1. Columbus: 898,533 +111,520
2. Newark: 50,315 +2,742
3. Dublin: 49,037 +7,286
4. Grove City: 41,820 +6,245
5. Delaware: 41,283 +6,530
6. Westerville: 41,103 +4,983
7. Lancaster: 40,505 +1,725
8. Reynoldsburg: 38,327 +2,434
9. Hilliard: 36,534 +8,099
10. Gahanna: 35,483 +2,235
11. Upper Arlington: 35,366 +1,595
12. Marysville: 24,667 +2,573
13. Pickerington: 22,158 +3,867
14. Whitehall: 18,926 +864
15. Pataskala: 15,883 +921
16. Worthington: 14,692 +1,117
17. Circleville: 14,050 +736
18. Bexley: 13,770 +713
19. Powell: 13,375 +1,875
20. New Albany: 10,933 +3,209
21. Heath: 10,942 +632
22. London: 10,328 +424
23. Canal Winchester: 8,818 +1,717
24. Grandview Heights: 8,333 +1,797
25. Logan: 7,020 -132
26. Sunbury: 6,367 +1,978
27. Granville: 5,916 +270
28. Groveport: 5,621 +258
29. Obetz: 5,196 +664
30. Johnstown: 5,098 +466
31. New Lexington: 4,671 -60
32. Plain City: 4,586 +361
33. West Jefferson: 4,431 +209
34. Ashville: 4,385 +288
35. Baltimore: 3,004 +38
36. Buckeye Lake: 2,871 +125
37. Crooksville: 2,482 -52
38. Richwood: 2,480 +251
39. Hebron: 2,477 +141
40. Utica: 2,260 +128
41. Cardington: 2,071 +24
42. South Bloomfield: 1,979 +235
43. Roseville: 1,839 -13
44. Lithopolis: 1,796 +690
45. Mount Sterling: 1,793 +11
46. Commercial Point: 1,679 +97
47. Ashley: 1,608 +278
48. Somerset: 1,455 -26
49. Bremen: 1,452 +27
50. Minerva Park: 1,321 +49
51. Hanover: 1,204 +283
52. Millersport: 1,074 +30
53. Williamsport: 1,074 +51
54. Thornville: 1,008 +17
55. Urbancrest: 993 +33
56. Pleasantville: 959 -1
57. Milford Center: 902 +110
58. New Holland: 851 +50
59. Shawnee Hills: 820 +139
60. Junction City: 805 -14
61. Ostrander: 749 +106
62. Galena: 742 +89
63. Amanda: 738 +1
64. Marble Cliff: 732 +159
65. New Straitsville: 710 -12
66. Shawnee: 642 -13
67. Valleyview: 638 +18
68. Thurston: 604 +0
69. Corning: 568 -15
70. Buchtel: 567 +9
71. Carroll: 566 +42
72. Riverlea: 565 +20
73. Stoutsvlle: 565: +5
74. Kirkersville: 552 +27
75. Alexandria: 542 +25
76. Laurelville: 503 -24
77. Edison: 443 +6
78. Murray City: 435 -14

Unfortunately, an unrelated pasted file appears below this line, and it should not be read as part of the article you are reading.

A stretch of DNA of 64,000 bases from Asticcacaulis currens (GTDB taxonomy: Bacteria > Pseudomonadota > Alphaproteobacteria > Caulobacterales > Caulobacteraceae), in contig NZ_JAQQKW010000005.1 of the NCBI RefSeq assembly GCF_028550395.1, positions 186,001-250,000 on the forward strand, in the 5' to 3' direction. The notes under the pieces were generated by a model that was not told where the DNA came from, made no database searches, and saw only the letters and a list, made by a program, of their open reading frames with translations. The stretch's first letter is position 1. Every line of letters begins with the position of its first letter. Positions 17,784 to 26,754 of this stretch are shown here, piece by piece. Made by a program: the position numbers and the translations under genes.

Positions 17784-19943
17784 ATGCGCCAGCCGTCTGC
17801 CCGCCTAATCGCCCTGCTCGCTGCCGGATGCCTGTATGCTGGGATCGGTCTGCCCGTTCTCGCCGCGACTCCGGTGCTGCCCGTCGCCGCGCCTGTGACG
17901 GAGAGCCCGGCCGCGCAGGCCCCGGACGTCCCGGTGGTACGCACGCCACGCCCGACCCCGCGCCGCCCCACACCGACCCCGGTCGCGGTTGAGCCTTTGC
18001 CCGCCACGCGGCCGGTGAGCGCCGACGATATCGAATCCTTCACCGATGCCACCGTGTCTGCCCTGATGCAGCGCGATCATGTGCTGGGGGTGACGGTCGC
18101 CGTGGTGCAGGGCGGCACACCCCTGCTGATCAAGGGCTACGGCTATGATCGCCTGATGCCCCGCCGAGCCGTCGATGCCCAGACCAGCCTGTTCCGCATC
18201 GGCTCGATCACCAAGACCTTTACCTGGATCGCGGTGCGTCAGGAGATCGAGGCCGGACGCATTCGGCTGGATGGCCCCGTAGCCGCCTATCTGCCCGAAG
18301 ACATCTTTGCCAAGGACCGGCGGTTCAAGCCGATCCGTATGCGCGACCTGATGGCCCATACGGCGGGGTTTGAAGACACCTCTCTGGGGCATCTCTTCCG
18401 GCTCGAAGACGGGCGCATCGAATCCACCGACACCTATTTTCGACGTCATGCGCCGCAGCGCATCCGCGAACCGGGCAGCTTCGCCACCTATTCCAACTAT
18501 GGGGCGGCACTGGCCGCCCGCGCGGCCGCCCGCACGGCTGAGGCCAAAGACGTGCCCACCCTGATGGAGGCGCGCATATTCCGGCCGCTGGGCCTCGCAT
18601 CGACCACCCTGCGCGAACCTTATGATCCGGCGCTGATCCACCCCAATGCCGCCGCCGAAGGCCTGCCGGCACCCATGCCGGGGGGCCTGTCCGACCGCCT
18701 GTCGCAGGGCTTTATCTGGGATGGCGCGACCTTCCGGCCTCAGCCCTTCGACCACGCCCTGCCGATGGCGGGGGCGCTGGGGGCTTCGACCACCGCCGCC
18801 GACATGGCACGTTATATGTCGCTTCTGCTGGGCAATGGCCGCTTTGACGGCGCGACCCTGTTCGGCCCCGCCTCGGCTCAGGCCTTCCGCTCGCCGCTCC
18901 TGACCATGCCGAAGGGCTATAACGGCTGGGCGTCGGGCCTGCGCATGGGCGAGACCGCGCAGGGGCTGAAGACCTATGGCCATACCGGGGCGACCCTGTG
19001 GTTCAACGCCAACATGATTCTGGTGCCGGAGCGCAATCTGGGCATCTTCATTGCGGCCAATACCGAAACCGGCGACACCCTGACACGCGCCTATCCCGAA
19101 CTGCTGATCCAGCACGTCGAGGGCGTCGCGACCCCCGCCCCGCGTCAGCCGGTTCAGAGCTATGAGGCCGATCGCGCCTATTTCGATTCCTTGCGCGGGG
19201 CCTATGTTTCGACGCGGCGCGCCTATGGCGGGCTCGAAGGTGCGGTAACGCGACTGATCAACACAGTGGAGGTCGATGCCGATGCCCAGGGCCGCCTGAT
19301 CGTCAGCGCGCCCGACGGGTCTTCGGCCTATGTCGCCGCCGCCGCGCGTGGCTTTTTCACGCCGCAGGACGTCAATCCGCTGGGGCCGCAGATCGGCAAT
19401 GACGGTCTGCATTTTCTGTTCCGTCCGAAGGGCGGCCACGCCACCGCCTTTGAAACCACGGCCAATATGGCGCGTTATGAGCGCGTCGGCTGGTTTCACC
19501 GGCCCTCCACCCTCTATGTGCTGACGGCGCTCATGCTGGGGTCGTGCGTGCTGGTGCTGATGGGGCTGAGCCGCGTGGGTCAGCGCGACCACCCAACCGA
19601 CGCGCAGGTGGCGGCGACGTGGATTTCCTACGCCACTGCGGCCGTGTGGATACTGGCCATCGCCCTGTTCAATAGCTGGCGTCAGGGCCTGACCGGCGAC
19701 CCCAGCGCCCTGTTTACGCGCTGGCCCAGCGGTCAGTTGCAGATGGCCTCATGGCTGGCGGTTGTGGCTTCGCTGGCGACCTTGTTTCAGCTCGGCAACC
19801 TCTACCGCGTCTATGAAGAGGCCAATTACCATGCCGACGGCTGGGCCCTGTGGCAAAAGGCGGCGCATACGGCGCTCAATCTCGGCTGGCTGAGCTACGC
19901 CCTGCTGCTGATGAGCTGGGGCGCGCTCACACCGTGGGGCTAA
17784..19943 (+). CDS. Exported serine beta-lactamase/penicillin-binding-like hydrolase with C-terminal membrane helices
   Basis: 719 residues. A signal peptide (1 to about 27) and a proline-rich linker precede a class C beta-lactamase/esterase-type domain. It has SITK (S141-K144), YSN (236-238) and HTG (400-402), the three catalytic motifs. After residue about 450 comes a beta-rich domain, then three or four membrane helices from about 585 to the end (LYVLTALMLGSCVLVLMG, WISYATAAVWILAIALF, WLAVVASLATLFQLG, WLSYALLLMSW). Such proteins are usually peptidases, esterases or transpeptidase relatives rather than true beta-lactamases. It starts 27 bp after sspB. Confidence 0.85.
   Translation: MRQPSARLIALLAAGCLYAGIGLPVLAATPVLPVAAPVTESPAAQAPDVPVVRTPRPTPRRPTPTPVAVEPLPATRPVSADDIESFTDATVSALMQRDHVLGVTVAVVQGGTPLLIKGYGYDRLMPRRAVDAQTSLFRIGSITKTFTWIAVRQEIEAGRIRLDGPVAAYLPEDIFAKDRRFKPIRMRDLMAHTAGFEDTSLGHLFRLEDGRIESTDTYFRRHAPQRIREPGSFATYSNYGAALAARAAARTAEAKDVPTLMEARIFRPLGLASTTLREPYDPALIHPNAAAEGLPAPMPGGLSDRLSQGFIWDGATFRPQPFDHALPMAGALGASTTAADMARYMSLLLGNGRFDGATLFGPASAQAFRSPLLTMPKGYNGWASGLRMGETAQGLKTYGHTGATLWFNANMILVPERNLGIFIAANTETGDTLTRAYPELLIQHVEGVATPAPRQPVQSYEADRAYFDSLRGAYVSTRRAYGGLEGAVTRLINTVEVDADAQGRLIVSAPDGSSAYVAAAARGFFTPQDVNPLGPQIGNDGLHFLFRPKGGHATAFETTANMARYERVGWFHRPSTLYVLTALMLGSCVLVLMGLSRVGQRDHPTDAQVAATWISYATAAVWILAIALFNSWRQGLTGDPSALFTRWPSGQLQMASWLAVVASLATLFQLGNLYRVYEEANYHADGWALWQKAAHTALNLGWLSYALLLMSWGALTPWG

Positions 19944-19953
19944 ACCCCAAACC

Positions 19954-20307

79. Sugar Grove: 426 +0
80. Hartford: 410 +13
81. St. Louisville: 386 +13
82. South Solon: 364 +9
83. Harrisburg: 341 +21
84. Marengo: 341 -1
85. Midway: 328 +1
86. Rushville: 309 +7
87. Magnetic Springs: 298 +30
88. Tarlton: 290 +8
89. Orient: 277 -1
90. Fulton: 255 -3
91. Lockbourne: 249 +12
92. Chesterville: 232 +4
93. Darbyville: 229 +7
94. Unionville Center: 229 -4
95. Gratiot: 220 -1
96. Glenford: 169 -4
97. Sparta: 160 -1
98. Hemlock: 152 -3
99. West Rushville: 143 +9
100. Brice: 120 +6
101. Rendville: 36 +0



2011 Census Tract Estimates



While I wouldn’t normally post census tract estimates because I really don’t know what their reliability is, I thought it might be an interesting exercise.

I only looked at those tracts that made up the original 1950 boundaries as well as some of the adjacent areas. I won’t go into too much detail, but…

In 2010, only 20 of the 78 tracts I looked at were growing. Well, specifically, only 20 grew during the 2000-2010 period, not just in 2010 alone. So several more could’ve been starting to recover in 2010, but since it measured the whole decade, it might still show up as a loss. In any case, the 2011 estimates are interesting just because they show a much different picture.

If I use the exact estimate used, 34 of the 78 tracts were growing in 2011, a significant improvement. However, some of the estimates were hard to understand where they came from. For example, they had Downtown tracts, which have had rapid growth the last decade, as declining in population for 2011, even while more and more residential units are built and more people move into the area. Also, they showed some tracts gaining population when the long-term trend is for significant loss and no reason to see that reversing.

So using the margin of error as a guide, I went back over them and did my own estimates. Of the 78 tracts, I only did my own for 14, as they were the only ones I felt didn’t match the reality on the ground or the long-term trends. With those changes, 38 of the 78 were growing, a slight increase of the official 34.